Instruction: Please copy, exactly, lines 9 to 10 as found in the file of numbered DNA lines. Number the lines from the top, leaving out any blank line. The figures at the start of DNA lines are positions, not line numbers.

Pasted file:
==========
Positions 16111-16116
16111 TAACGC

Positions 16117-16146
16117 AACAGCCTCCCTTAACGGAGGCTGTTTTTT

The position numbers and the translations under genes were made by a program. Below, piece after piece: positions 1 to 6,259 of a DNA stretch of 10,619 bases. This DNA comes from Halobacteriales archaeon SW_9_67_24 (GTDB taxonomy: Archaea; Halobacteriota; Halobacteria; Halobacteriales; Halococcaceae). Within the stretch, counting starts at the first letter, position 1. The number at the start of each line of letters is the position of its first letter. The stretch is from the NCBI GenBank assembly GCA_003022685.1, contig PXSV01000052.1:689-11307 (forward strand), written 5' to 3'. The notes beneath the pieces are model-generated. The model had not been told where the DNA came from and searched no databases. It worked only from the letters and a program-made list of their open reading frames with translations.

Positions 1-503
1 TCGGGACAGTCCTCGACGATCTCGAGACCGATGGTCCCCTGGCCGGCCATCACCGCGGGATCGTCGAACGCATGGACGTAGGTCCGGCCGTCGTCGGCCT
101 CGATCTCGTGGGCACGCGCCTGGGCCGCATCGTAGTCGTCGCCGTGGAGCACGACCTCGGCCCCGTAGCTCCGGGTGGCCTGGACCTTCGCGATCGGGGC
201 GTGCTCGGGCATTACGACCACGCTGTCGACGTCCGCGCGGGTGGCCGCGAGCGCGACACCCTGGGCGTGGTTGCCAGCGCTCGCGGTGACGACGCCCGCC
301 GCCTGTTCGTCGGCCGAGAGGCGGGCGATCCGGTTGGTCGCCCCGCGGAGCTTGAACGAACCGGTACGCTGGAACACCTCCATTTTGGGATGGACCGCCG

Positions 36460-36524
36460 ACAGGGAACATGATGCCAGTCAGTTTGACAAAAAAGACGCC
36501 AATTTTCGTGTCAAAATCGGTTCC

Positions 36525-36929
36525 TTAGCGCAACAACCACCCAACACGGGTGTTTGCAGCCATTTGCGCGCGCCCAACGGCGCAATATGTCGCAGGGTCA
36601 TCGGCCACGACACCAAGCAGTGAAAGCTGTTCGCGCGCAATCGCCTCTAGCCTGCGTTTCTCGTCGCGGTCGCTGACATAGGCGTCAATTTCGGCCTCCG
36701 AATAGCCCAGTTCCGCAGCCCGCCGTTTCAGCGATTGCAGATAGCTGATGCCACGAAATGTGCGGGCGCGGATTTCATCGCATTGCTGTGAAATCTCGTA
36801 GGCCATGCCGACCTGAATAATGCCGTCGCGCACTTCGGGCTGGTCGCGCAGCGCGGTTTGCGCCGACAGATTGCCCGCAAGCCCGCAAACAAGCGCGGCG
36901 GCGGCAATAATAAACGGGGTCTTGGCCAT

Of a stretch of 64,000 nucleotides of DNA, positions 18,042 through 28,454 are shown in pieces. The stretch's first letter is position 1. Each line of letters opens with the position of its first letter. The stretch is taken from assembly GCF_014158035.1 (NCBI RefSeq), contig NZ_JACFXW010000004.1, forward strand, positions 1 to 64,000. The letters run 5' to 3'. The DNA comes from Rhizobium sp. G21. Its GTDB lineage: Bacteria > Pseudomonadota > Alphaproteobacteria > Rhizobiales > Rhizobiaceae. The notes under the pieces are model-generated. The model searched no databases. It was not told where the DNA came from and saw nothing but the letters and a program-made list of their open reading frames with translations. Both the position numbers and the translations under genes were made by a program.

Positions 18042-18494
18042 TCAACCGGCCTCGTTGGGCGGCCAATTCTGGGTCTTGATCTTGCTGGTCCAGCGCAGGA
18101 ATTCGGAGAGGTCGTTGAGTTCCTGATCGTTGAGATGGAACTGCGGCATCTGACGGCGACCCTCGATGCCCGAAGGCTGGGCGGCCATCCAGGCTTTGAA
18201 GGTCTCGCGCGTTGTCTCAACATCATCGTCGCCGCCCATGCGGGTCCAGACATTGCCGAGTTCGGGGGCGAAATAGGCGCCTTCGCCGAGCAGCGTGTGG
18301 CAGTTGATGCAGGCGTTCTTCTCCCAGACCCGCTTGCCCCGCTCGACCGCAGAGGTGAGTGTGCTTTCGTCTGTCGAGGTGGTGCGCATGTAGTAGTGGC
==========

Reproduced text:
201 GTGCTCGGGCATTACGACCACGCTGTCGACGTCCGCGCGGGTGGCCGCGAGCGCGACACCCTGGGCGTGGTTGCCAGCGCTCGCGGTGACGACGCCCGCC
301 GCCTGTTCGTCGGCCGAGAGGCGGGCGATCCGGTTGGTCGCCCCGCGGAGCTTGAACGAACCGGTACGCTGGAACACCTCCATTTTGGGATGGACCGCCG